The invasion could have come from anywhere.
Maybe the wash-and-fold laundry down the street. Maybe the lockers at the 92nd Street Y, where I swam in September during my pool’s annual closing. Maybe a bag in the cargo hold on the plane I flew home from Europe this summer. (I’m sure it wasn’t the two private homes where I stayed.) Maybe a sleeve I brushed against on the subway, or something that stuck to the bottom of my shoe. Maybe another apartment in my building.
However it happened, bedbugs have taken possession of my life, and shredded it.
Saturday night a week ago, I was feeling fidgety and having a hard time sleeping. About 2 a.m. I turned on the light to read. A bug ran across the sheet. I pulled it up to find more. In all, I killed about two dozen that night, pressing their bodies into the blue-and-white shell-pattered sheets, leaving trails of blood — mine. I have not slept in my bed since.
In the 2011 film ”Contagion,” a microorganism dropped onto a leaf in the jungle by an infected monkey eventually makes its way to the United States via Gwyneth Paltrow, who dies of it, and brings the world to the point of apocalypse. That’s pretty much what’s happening in New York City, where the inescapable proximity of 8.3 million people makes it easy to pass bugs or their eggs from one to another to another. One bedbug can lay up to 500 eggs in its lifetime, the Internet tells me, so if you carry home even one egg, you can expect 500 bugs and their descendants.
Trying to pinpoint the source of the infestation, I asked experts how long it would take for an intruder to make its presence felt. “Don’t even go there,” more than one told me. “You can drive yourself crazy.”
I notified my landlord, whom I already owe more money than there is in the world, and he contacted Abalon Exterminating, whose motto is “We do it all!” Someone from Abalon called to schedule an appointment for last Wednesday. A few days, and my problem would be solved.
On Wednesday morning, I walked the five blocks to the Bug Off Pest Control Center in Washington Heights, which had been recommended to me, to buy casings for my mattress, box spring and pillows ($138). I was visibly upset when I walked in. As the owner, Andy Linares, looked for the casings, he displayed all the finesse of his previous career as a United Nations diplomat.
“What did you do to bring them in?”
“Have you been picking up furniture off the street?”
“No! Look, just give me the cases.”
“Hey, I’m trying to help you. It’s not about the money.”
No, it’s about blaming the victim. Bug off, indeed.
When I unexpectedly had to leave home by 5:30, I called Abalon to ask if the exterminator would be finished by then. Of course: “he’s only doing an inspection today. He has to determine if you have bedbugs.” Apparently my bloody sheets weren’t good enough. But then, to Abalon, bedbugs are an everyday occurrence, not a life crisis.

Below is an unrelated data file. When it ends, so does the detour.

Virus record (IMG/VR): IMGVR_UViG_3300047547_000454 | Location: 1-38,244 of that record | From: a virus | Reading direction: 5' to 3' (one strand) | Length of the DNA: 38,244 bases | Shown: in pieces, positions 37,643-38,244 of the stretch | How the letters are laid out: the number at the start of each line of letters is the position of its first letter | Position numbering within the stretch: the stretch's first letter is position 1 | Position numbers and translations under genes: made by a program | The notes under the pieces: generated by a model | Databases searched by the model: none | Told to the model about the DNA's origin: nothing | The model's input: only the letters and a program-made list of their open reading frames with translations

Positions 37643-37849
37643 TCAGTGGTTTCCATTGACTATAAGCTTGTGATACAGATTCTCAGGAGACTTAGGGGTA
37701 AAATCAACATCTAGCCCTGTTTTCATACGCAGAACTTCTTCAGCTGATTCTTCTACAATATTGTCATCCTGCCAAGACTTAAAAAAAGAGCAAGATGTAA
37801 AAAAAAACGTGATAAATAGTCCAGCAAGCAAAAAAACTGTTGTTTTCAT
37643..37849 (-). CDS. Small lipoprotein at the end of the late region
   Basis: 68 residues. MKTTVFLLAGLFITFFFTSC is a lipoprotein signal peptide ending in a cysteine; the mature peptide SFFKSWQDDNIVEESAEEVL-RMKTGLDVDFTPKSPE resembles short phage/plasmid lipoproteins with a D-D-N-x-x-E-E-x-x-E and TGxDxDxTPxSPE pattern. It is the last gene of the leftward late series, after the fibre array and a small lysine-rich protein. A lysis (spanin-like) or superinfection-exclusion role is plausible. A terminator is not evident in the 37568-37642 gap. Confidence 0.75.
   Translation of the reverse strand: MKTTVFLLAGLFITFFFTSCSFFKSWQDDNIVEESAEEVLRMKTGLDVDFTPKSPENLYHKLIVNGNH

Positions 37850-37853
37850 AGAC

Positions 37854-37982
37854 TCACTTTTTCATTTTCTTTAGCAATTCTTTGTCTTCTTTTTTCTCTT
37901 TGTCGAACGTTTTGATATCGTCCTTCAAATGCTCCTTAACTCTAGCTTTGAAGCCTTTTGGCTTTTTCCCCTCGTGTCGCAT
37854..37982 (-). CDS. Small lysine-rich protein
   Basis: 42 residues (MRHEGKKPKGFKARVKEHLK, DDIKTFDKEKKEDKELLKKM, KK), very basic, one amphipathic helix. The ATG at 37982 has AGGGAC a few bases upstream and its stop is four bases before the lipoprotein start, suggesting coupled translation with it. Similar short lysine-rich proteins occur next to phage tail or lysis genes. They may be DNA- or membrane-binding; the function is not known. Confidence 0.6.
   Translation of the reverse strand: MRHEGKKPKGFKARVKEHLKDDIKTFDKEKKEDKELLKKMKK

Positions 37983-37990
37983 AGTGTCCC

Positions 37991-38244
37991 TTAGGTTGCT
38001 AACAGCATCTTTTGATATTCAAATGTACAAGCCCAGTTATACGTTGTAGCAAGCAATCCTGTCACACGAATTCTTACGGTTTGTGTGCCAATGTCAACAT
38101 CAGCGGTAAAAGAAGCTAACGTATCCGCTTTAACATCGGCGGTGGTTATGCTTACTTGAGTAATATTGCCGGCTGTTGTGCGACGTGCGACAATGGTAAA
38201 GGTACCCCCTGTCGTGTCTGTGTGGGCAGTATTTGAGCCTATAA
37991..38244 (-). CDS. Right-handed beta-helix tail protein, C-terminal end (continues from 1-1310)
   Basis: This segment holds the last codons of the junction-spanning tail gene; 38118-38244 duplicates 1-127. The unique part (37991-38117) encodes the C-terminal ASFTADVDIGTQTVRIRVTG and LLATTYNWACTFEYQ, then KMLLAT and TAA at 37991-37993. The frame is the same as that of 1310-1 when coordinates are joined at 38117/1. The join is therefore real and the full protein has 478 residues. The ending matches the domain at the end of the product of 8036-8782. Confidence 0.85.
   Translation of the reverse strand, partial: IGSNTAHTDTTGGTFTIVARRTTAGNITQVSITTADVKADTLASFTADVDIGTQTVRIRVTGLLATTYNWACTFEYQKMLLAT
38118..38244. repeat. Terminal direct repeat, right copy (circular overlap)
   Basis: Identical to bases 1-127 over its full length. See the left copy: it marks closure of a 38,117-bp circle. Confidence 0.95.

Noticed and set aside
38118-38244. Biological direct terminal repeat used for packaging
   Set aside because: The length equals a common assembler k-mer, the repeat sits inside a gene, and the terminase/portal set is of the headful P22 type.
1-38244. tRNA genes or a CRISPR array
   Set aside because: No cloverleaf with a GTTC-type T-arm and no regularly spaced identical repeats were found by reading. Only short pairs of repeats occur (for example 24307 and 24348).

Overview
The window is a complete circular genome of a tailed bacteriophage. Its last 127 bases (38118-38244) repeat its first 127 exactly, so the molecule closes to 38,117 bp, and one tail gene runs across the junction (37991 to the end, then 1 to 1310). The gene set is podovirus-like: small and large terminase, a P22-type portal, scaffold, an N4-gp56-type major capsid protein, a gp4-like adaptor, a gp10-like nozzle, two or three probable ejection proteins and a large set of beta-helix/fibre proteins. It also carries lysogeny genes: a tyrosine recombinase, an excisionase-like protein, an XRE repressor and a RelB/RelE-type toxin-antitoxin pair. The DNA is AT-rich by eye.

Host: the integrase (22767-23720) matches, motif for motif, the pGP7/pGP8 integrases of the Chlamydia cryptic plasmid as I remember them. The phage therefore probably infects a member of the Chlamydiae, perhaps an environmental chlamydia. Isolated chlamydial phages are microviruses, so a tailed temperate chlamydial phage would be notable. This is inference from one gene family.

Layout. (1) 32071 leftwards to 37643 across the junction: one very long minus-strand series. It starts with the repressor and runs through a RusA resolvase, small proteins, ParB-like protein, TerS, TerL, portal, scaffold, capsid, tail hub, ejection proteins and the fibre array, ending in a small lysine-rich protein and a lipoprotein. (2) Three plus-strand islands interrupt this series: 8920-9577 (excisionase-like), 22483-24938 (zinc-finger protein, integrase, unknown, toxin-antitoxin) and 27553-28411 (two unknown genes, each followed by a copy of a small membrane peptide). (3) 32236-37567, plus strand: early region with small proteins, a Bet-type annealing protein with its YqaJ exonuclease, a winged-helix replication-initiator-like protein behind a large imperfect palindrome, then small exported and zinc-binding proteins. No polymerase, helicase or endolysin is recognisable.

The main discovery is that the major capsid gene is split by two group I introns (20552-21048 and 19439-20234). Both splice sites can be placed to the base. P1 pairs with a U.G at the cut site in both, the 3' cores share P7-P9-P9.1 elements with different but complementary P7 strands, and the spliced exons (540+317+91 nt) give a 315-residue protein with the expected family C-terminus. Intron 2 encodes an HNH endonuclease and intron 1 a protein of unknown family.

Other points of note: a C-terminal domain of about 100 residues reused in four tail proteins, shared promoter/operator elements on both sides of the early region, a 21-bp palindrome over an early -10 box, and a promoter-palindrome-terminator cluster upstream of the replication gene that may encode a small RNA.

Then I was e-mailed the instructions for preparing my bedroom for extermination if it was found to have bugs:
Clothing and any other items stored under the bed must be removed washed and bagged
Clothing stored in dressers and all other storage areas must be removed washed and bagged
All clothing, linen and any other items in closets must be removed, (at last, a comma!) washed and bagged, all closets must be completely empty
Radiator covers must be removed for access
Smoke alarm, electric outlets and switches must be removed
Furniture must be removed from the wall at least 24 inches for proper access (this in an 8-by-10 room)
Carpet needs to be lifted along with padding and tackles, are rugs must to (sic) be washed
Window treatments must be removed, bagged and washed, all hardware must be removed
All other items listed must be vacuumed before treatment and then sealed in plastic bags
That’s days of work.
It’s times like these when a single women finds out how entirely alone she is in the world. An impossible list of tasks, and there is no one to help. The few friends you trust enough to tell may sympathize, when they’re not making jokes, but nobody shows up. “Could your brothers help?” one asked. My brothers are pushing 80 and live two states away.
Wednesday’s mail included my lease renewal — another increase in an already unaffordable rent. My “rent-stabilized” apartment has gone up $500 a month over eight years. Bedbugs included.
That same day, I was informed that the reason I’ve lost so much weight and look so great — size 8 jeans! — is that I have thyroid disease, possibly cancer. I am a freelancer in the United States of America; you can imagine how much health insurance I have.
But we should count our blessings. A nice young man did arrive mid-afternoon to do the inspection. He lifted my mattress. A bug ran across the box spring. “You have ’em,” he said. Inspection completed.